The Collage Path:
Make piles

Separate and sort the diverse stuff you have gathered, putting together those items that in some way seem to belong together. The piles may start to suggest categories and ways of labeling that are familiar to you from your own life. If that happens, notice those images that yhou have trouble placing in a single pile because they seem to belong to many categories at once.

The photographs in the scanning book are placed there without any verbal labels. The collage-maker thereby encounters a very wide variety of pictures, both in terms of subject matter and aesthetic treatment, without their being already categorized, or in any way framed by verbal tags.

In understanding the formative power of the collage process, it is important to appreciate just how rare the collage-maker’s opportunity at this point really is.

Despite the contemporary cultural importance of photographs, or perhaps precisely because of this importance, the experince of encountering unlabeled photographs almost never occurs. (Unlabeled pictures are seen only in one’s dreams.) In virtually every case the photographs one sees are already embedded within an actual or implicit text: a news story, an account of a trip, a description of a family gathering, a tour of an exhibition.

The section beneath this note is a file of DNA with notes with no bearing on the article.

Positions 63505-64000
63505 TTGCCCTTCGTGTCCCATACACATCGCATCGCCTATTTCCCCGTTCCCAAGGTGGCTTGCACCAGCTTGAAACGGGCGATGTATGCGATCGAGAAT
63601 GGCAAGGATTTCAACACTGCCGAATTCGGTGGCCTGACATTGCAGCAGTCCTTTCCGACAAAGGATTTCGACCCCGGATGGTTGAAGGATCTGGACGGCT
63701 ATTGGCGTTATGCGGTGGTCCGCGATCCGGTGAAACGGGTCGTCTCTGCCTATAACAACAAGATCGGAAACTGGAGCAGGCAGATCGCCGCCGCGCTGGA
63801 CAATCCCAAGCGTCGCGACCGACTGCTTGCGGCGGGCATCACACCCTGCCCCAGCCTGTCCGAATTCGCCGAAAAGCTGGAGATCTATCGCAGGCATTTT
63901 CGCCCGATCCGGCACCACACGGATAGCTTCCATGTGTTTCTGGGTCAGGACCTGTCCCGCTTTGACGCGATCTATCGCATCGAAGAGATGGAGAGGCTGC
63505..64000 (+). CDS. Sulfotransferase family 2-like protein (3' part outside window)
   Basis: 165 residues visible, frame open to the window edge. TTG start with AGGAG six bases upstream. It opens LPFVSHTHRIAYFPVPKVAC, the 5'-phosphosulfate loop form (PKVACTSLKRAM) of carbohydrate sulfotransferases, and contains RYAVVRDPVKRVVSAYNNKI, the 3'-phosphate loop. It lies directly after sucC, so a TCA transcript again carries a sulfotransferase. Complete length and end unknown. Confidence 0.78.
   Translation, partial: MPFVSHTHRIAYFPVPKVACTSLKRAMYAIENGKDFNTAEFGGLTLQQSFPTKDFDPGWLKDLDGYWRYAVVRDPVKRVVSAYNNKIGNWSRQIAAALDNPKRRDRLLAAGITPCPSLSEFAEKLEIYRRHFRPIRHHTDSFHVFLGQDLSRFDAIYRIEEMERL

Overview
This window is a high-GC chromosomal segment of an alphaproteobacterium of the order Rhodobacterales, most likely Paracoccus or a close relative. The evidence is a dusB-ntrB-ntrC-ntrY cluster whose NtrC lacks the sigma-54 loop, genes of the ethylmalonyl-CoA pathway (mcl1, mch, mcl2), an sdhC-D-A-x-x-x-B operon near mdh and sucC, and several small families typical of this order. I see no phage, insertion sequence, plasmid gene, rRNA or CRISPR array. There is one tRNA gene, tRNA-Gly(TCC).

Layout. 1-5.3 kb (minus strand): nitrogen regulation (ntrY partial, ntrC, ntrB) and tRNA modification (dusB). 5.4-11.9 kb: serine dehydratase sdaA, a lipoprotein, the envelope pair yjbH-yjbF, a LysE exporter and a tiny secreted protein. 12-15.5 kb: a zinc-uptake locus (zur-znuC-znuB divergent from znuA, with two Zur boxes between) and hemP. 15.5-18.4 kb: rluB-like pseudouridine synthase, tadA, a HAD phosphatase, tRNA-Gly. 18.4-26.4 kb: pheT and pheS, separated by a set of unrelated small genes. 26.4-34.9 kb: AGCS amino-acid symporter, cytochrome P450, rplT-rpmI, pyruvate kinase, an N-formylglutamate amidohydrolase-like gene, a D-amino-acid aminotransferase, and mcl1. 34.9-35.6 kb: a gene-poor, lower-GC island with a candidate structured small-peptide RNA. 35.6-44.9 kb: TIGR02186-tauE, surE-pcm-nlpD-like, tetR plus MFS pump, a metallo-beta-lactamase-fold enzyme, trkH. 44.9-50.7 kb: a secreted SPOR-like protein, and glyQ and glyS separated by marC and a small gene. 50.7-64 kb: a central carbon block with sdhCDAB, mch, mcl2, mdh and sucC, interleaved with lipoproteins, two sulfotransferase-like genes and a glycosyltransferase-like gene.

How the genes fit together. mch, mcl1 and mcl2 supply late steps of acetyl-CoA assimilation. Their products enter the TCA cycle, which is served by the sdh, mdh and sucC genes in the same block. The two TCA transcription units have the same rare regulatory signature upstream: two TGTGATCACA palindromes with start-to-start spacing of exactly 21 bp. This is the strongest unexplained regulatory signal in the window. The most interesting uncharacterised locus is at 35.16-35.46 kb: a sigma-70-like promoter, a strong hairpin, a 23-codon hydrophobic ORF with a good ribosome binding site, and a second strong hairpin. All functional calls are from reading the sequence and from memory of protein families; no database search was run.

Piles stand between the narcissism of self-contained images and the inclusive sweep of symbolic functions. Piles, or categories, may be formed in many ways, but, however formed, it is important to distinguish the category itself from the use(s) to which it is put. (See Victor Turner in “Body, Briain and Culture”)

A category is organized by placing selected objects together. Then the category is used and, in being used, is distinguished from other categories in the same domain of experience.

The implicit question of the first step is, How is the category formed? The question raised by the second step is, In the service of what project(s) is the category put into, and out of, play? A category may be highly motivated by internal structures (prototypes) of the objects within it, and therefore constitute a “natural kind.” Or, at the other end of the continuum, a category may be arbitrary and idiosyncratic, reflecting an imposed set of criteria (list of attributes) that shift with changing circumstances of the user.

The collage-maker’s piles are typically extremely heterogeneous: they demonstrate many different strategies and principles of organization. Some piles may be very loosely associated heaps; others, defined by a concept that goes through metonymic transformations within the category itself, more like collections. Still others may reflect the stable application of true concept.

These differences, which often reflect the collage-maker’s uneven cognitive development, or a motivated unevenness in his utilization of cognitive capabilities, will later be discernible in the abstractive heterogeneity, or category texturing, of the collage surface.

One of the great formative attractions of the collage medium is, in fact, just this capacity to absorb a heterogeneous mix of objects, images, tokens, types, signs, symbols and concepts, and retain them as a conglomeration, without assimilating them to a single semiotic category. The complex texturing of bodily experience is thereby symbolized.